Injuries happen at jiu-jitsu, even though it’s called “the gentle art” (unless you’re like me and they ONLY happen outside of jiu-jitsu). I recently talked about mat rust, and for many, injuries can be a reason that mat rust appears in the first place. Deciding how injured is too injured to roll takes a little more decision than say, evaluating playing basketball on an ankle sprain.

Evaluating Your Ability to Role Injured

Here are five things to consider when you’re thinking about rolling with an injury.

  1. Are you listening to your body? – A 1950s football coach would ask “are you hurt, or are you injured?” Focus on what your body is telling you. If you feel like you can roll, great. If you think “I can roll, but if my leg bends this way, I am going to be in a lot of pain”, it’s probably best to give some rest. 
  2. Partner selection –  At Neutral Ground Jon has cultivated an atmosphere of respect for one another. If you’re worried about making an injury worse there’s nothing wrong with respectfully declining a roll. Especially if that partner isn’t as fluid and careful with their movements.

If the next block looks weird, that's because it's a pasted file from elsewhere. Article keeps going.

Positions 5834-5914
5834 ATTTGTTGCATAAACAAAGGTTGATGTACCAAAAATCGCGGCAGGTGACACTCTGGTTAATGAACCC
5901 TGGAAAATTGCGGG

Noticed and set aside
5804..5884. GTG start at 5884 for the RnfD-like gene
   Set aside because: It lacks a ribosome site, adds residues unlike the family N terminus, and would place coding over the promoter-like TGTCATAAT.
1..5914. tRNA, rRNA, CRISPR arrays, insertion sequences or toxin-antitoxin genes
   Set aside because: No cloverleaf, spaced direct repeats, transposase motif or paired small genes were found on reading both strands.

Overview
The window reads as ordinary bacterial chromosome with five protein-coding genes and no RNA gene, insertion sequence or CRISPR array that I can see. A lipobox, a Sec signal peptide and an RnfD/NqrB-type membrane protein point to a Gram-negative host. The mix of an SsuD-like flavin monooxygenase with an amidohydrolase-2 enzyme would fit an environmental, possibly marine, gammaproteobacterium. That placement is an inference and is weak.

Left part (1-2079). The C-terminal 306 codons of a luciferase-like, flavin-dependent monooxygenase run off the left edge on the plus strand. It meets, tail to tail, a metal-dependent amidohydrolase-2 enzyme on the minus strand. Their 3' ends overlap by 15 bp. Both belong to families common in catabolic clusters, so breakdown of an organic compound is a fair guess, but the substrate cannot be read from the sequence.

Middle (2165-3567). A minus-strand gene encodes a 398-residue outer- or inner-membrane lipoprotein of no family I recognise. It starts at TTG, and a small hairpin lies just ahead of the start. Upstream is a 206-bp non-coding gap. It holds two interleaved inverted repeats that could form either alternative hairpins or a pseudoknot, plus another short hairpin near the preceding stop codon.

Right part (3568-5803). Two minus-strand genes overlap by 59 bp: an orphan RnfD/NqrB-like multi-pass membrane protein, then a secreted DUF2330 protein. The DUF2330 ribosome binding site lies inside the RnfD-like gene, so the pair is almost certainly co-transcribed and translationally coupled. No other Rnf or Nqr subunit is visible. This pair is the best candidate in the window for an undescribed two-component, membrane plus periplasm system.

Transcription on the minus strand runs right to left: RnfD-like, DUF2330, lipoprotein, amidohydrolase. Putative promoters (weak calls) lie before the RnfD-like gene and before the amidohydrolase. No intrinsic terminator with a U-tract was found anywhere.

3. Speak Up – Don’t be afraid to make your partner aware. If you have some neck soreness, tell your partner to ease up around your neck. 
  4. Tap Quickly if Needed – Peace of mind when rolling injured is huge. When you’re less anxious about making an injury worse, your movements are going to be more fluid and relaxed. If that means you tap quicker than usual in a submission, so be it. 
  5. Take Breaks – Feeling good? No need to redline your body and see how much it can take. But I guess that reverts us back to #1. 

Take time off if you have a serious injury. I’d recommend showing up to classes and watching. It will help keep you learning by observing and nothing cures what ales you like Jon making fun of your outfit or haircut.

Here are Jon’s thoughts on why you should show up if you’re injured.